I write this column on Monday morning, before driving down to the House of Commons for a very important week, which could have major implications for our Government and our country. Yet again this week the dominating issue will be Brexit, and in particular, the EU Withdrawal Bill. When this article appears, MPs will have voted anything up to 20 times on amendments to this Bill by the House of Lords. At the risk of leaving myself looking silly, I believe the Government will win every vote, sending the EU Withdrawal Bill back to their Lordships to reconsider their position. Iâ€™m deeply disappointed that some of my colleagues are telling the media they are considering voting against the Govâ€™t. I know loyalty is becoming a devalued commodity in todayâ€™s politics, but I find it hard to understand what might drive a Conservative MP to so undermine our Prime Minister, and give succour to those sitting opposite her at the negotiating table.
What has driven and guided me as Iâ€™ve considered the future status of the United Kingdom in Europe has been the aim of making a success of Brexit. I realise there are UK citizens who have differing views on our future in Europe. But in the EU Referendum in 2016, 48% of voters favoured remaining in the EU while 52% of voters backed Leave. So the UK will be leaving in March 2019. Sometimes, I think this stark reality is being overlooked. There are some who have not accepted the public vote in the referendum, either wanting it to be ignored by the Government, or another referendum held in an attempt to reverse it. This is not going to happen. The UK is leaving the EU. We must try to arrange our leaving on the best possible terms, which suit the UK and the EU as far as possible.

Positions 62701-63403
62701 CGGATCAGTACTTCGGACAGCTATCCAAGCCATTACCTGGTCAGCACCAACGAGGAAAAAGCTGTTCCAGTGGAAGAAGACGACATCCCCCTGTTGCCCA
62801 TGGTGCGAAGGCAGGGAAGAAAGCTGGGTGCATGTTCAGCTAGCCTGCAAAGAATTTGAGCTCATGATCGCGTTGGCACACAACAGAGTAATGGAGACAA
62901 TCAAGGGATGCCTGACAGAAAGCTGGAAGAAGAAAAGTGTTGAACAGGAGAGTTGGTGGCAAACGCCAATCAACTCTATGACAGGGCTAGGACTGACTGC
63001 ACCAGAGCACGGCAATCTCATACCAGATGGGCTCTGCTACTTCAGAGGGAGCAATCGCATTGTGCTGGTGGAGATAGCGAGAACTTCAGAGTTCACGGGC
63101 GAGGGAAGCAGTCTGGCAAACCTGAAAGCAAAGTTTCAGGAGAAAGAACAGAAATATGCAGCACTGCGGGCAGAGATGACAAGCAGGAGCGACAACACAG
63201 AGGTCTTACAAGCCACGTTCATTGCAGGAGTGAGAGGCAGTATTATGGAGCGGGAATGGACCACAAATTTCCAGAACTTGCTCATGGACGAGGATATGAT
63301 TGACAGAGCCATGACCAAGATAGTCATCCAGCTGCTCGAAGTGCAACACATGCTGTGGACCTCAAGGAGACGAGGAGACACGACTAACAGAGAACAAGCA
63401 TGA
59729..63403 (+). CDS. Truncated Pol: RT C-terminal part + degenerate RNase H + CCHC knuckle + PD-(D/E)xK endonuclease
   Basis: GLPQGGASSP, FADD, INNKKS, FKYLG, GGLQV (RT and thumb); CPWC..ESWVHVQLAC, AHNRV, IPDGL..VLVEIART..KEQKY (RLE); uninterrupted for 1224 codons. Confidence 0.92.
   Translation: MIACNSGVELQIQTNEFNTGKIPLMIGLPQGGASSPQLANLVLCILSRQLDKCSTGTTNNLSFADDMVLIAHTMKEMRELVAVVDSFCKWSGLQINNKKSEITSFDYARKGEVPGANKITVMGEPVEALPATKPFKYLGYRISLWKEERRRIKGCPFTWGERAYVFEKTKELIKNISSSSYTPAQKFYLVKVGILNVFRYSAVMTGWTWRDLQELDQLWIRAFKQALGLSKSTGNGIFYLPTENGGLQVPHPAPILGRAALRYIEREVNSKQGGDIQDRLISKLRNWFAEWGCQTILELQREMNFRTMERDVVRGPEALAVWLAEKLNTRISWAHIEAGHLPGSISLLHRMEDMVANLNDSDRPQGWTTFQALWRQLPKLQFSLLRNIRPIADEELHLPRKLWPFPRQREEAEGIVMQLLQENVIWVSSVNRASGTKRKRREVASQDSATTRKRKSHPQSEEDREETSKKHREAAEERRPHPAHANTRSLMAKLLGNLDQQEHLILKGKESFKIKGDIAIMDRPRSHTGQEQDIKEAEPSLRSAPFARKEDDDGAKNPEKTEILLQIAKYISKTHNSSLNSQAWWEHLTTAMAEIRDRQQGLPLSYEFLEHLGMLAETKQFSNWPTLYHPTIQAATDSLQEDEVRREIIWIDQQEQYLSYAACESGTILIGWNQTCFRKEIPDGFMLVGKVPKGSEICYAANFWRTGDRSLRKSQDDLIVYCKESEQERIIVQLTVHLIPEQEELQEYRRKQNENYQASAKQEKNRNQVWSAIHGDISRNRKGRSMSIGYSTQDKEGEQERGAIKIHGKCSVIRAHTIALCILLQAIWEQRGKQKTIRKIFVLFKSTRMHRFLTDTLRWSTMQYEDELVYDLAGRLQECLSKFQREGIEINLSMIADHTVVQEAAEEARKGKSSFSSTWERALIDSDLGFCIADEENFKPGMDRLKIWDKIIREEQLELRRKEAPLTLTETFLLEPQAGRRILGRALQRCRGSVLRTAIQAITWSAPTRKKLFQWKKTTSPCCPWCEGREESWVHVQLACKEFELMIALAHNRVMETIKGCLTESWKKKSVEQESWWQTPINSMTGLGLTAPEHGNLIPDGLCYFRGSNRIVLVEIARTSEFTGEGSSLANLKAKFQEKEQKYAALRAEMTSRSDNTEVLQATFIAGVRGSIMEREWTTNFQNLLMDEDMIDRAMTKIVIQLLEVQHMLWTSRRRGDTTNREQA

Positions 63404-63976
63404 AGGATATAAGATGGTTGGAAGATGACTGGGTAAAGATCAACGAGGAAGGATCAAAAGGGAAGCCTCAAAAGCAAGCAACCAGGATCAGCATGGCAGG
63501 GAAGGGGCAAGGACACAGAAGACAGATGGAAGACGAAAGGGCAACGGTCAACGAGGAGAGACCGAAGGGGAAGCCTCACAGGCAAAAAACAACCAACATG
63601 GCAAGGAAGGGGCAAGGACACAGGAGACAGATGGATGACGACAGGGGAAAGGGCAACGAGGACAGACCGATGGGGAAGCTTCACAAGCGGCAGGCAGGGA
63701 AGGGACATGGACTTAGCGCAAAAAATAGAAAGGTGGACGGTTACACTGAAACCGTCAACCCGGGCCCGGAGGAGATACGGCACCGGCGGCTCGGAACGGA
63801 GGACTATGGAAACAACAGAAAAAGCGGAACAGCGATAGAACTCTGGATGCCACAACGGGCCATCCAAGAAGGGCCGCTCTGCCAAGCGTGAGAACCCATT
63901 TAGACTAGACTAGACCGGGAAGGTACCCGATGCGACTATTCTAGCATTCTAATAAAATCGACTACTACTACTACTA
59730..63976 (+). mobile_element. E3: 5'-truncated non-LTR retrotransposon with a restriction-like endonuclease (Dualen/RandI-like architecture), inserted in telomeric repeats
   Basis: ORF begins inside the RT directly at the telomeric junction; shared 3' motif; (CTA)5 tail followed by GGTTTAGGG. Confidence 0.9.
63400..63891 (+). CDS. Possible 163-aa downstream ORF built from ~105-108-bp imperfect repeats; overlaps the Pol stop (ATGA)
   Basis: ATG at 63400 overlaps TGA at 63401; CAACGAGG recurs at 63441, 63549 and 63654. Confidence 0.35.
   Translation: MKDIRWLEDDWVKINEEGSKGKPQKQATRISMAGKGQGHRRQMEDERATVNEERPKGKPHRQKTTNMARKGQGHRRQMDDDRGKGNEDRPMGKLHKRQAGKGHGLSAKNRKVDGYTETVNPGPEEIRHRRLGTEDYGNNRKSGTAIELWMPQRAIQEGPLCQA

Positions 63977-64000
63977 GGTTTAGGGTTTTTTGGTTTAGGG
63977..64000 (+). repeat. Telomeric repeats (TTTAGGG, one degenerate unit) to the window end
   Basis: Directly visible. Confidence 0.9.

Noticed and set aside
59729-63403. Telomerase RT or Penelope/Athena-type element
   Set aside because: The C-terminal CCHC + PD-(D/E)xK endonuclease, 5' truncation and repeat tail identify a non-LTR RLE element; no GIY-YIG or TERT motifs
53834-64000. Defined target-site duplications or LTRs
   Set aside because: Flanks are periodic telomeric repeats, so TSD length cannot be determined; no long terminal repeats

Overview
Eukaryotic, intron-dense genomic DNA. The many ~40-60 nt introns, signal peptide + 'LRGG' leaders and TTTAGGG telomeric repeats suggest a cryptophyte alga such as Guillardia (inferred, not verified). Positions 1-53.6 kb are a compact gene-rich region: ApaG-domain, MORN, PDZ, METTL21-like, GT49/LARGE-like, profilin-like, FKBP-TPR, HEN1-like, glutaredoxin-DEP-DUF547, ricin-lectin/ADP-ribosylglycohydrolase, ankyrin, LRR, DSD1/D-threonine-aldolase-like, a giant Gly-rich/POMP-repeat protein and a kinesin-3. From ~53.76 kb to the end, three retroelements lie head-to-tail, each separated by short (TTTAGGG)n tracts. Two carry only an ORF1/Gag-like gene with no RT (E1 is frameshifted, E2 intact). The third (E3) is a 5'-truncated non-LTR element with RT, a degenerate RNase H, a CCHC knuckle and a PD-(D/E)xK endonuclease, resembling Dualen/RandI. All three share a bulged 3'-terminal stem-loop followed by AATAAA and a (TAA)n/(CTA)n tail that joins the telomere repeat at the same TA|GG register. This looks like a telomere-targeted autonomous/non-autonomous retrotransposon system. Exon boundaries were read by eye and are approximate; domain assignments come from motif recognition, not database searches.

But of course, the UK is not â€˜leaving Europeâ€™. All that is happening is that the UK is recovering our ability to control who moves to our country to study, work and to live; to control our own laws, and to stop handing over billions of pounds for the European Commission to spend as it chooses. The UK will remain a part of Europe – we will want to work as closely and positively as possible with our neighbouring countries. We will need migrants from across the world including from Europe to work in our NHS and Social Care services. We will want to trade with the EU.
Even though I hope that this week MPs will have reversed all of the House of Lords amendments, there will be more important debates and votes to come over the next 2/3 years. This week has been about giving some legal certainty to the â€˜Leavingâ€™ process. It is, in most part a technical bill, which the House of Lords has used as an attempt to overturn the EU Referendum result. Personally, I think their Lordships were out of order. Their job is to put forward reasoned amendments to improve Government legislation, without challenging the primacy of the elected House of Commons. It cannot be otherwise. For that reason alone, I hope all the Lords amendments to the EU Withdrawal Bill will have been defeated by the time this column is published.